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  • New Mexico Horse Council

Sugar and Hoof Health

Sugar phobia has reached a point where virtually any problem with a horse’s hooves may be blamed on sugar.

Many different problems cause quality issues in hooves, but most have nothing to do with sugar.

From thrush to weak laminar connections, sugar is being blamed for hoof problems. This often comes with stories of how horses have improved once the diet was changed. However, sugar is rarely the culprit here.

“Sugar” comes from both things high in simple sugars, like molasses, and foods high in starch because the horse’s body digests starch to the sugar glucose in the intestinal tract and that is what gets absorbed into the blood. Sugar is as essential to the life of plants as it is to animals so everything has it but in varying amounts.

The sugar-hoof connection is via insulin. Sugar causes insulin release to varying extents depending on the individual. Sustained exaggerated insulin responses lead to overt laminitis or a smoldering condition where laminar connections are weak and stretched. This scenario is a genuine connection between sugar/starch and hoof health, but it only applies to the 10 – 12% of the equine population that actually has those exaggerated insulin responses. If the horse has normal insulin testing, it’s not sugar causing the problems.

Other possible factors include:

  • Moisture: Change from pasture to a dry lot or track typically means a drier environment

  • Protein/amino acids: Feed changes may have benefited the protein intake or amino acid profile. For example, if you changed from grain to a balancer that has methionine this could be helpful. Just eliminating grain and replacing with hay increases protein intake. A pound of a 12% protein hay has 54 grams of protein and as many as 2.55 Kcal. A pound of 10% protein hay has 45 grams of protein but you have to feed three times as much to match the calories so protein intake jumps up to 135 grams!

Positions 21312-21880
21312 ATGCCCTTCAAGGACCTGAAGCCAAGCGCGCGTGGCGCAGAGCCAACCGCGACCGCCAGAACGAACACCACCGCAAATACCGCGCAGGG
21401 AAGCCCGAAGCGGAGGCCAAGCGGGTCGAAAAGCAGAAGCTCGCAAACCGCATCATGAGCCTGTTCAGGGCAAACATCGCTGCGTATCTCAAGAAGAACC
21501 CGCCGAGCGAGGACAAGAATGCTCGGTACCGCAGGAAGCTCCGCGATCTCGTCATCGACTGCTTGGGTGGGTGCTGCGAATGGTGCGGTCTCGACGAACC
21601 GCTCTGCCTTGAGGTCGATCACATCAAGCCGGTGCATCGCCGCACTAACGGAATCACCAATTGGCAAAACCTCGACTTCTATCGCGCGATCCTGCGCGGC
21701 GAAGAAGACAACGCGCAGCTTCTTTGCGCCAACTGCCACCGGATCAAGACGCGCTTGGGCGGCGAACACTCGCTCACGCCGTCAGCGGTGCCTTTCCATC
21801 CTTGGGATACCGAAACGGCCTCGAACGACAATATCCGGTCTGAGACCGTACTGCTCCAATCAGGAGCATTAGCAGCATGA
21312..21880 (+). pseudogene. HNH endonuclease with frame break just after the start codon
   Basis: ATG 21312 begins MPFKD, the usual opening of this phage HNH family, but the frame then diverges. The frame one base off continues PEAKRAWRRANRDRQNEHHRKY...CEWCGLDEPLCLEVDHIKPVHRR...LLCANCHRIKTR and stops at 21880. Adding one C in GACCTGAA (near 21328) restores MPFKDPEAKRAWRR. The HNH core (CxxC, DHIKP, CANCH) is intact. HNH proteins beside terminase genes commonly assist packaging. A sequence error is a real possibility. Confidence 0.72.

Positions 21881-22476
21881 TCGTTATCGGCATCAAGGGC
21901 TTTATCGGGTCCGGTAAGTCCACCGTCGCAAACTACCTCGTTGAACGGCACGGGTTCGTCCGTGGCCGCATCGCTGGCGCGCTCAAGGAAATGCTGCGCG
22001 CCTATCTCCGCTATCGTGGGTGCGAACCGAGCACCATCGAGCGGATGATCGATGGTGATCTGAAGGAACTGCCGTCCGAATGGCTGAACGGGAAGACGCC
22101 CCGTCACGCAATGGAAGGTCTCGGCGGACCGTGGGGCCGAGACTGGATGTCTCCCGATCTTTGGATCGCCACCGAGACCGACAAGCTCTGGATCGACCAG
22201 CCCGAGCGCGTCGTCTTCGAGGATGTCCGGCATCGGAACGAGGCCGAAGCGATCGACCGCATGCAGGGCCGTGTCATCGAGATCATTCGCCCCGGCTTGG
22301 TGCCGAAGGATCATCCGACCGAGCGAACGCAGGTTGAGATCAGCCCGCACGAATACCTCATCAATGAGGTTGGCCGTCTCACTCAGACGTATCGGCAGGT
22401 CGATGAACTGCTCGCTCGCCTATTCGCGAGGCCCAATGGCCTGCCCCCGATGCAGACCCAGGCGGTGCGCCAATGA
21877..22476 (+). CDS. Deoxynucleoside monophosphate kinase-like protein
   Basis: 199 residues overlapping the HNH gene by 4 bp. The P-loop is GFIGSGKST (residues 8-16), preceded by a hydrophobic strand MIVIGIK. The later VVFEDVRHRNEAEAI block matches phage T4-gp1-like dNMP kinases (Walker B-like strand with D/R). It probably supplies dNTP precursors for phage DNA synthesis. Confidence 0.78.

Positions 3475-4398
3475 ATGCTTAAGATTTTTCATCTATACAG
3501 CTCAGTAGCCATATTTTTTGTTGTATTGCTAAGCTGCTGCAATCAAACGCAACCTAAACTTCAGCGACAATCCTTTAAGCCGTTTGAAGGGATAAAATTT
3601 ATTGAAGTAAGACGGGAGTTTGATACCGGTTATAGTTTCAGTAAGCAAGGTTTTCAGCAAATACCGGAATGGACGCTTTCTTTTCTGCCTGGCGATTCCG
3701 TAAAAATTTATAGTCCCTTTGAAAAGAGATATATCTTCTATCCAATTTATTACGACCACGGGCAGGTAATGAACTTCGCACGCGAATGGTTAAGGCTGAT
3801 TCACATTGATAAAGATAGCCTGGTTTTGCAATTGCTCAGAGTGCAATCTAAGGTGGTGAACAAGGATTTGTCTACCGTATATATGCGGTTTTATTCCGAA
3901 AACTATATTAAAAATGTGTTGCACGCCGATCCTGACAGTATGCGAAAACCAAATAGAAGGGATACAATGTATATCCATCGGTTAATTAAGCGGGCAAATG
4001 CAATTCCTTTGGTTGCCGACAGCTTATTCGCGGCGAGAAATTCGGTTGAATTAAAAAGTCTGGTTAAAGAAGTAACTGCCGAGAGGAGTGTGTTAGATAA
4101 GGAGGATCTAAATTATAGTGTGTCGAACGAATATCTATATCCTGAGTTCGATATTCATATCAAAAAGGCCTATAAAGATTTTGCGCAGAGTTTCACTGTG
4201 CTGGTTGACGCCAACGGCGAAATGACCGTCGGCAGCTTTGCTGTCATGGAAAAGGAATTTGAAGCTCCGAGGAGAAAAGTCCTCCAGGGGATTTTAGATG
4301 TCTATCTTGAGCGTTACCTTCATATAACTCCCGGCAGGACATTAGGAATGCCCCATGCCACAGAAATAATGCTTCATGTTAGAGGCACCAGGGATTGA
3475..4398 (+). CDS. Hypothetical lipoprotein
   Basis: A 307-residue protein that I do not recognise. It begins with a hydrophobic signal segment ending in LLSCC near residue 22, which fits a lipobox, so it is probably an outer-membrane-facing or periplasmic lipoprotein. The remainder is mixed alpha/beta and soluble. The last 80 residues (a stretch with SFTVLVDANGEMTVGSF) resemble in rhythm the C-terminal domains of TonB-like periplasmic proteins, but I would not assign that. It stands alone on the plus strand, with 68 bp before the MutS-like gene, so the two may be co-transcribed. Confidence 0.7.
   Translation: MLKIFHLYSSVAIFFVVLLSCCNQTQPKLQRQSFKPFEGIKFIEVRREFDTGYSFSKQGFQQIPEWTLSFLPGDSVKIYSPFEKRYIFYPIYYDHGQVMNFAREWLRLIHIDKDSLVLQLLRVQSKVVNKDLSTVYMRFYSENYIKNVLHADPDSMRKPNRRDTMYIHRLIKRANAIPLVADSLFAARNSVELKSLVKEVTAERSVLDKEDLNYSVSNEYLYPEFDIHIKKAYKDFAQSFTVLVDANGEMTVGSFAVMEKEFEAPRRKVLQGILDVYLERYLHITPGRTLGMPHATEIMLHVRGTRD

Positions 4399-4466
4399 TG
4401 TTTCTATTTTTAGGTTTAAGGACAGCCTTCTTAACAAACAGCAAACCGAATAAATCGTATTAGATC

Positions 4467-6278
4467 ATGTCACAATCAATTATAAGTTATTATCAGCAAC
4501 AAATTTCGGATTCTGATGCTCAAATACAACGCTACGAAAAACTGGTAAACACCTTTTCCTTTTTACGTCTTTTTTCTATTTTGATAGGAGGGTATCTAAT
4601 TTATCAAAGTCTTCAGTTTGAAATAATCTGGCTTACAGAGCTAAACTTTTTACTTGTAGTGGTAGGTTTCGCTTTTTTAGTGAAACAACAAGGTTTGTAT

• Minerals: This is probably where most of the differences originate. Whether you take the horse off pasture or bagged feeds you are reducing the iron intake significantly and also manganese in many cases. These two mineral excesses can worsen the already existing copper and zinc deficiencies in many areas. Feeding change recommendations also often include adding a high zinc and copper supplement.

  • Better hoof care: On finding issues, your hoof care professional may shorten the interval between trims which can make a huge difference.

  • Less movement: Movement is good for hoof health, as long as there is a good trim and the feet don’t hurt. Horses with any hoof problem, like negative palmar angle and irritated deep digital flexor tendon, can and often do become more lame when turned out because they are moving around a lot more.

If you suspect a horse has hoof problems related to insulin responses, have him tested. Only lab work can really answer that question. If it’s not insulin-related, consider the points above to attempt to pinpoint what’s going on with the horse.

About Dr. Kellon

Dr. Eleanor Kellon, staff veterinary specialist for Uckele Health & Nutrition, is an established authority in the field of equine nutrition for over 30 years, and a founding member and leader of the Equine Cushings and Insulin Resistance (ECIR) group, whose mission is to improve the welfare of horses with metabolic disorders via integration of research and real-life clinical experience. Prevention of laminitis is the ultimate goal.

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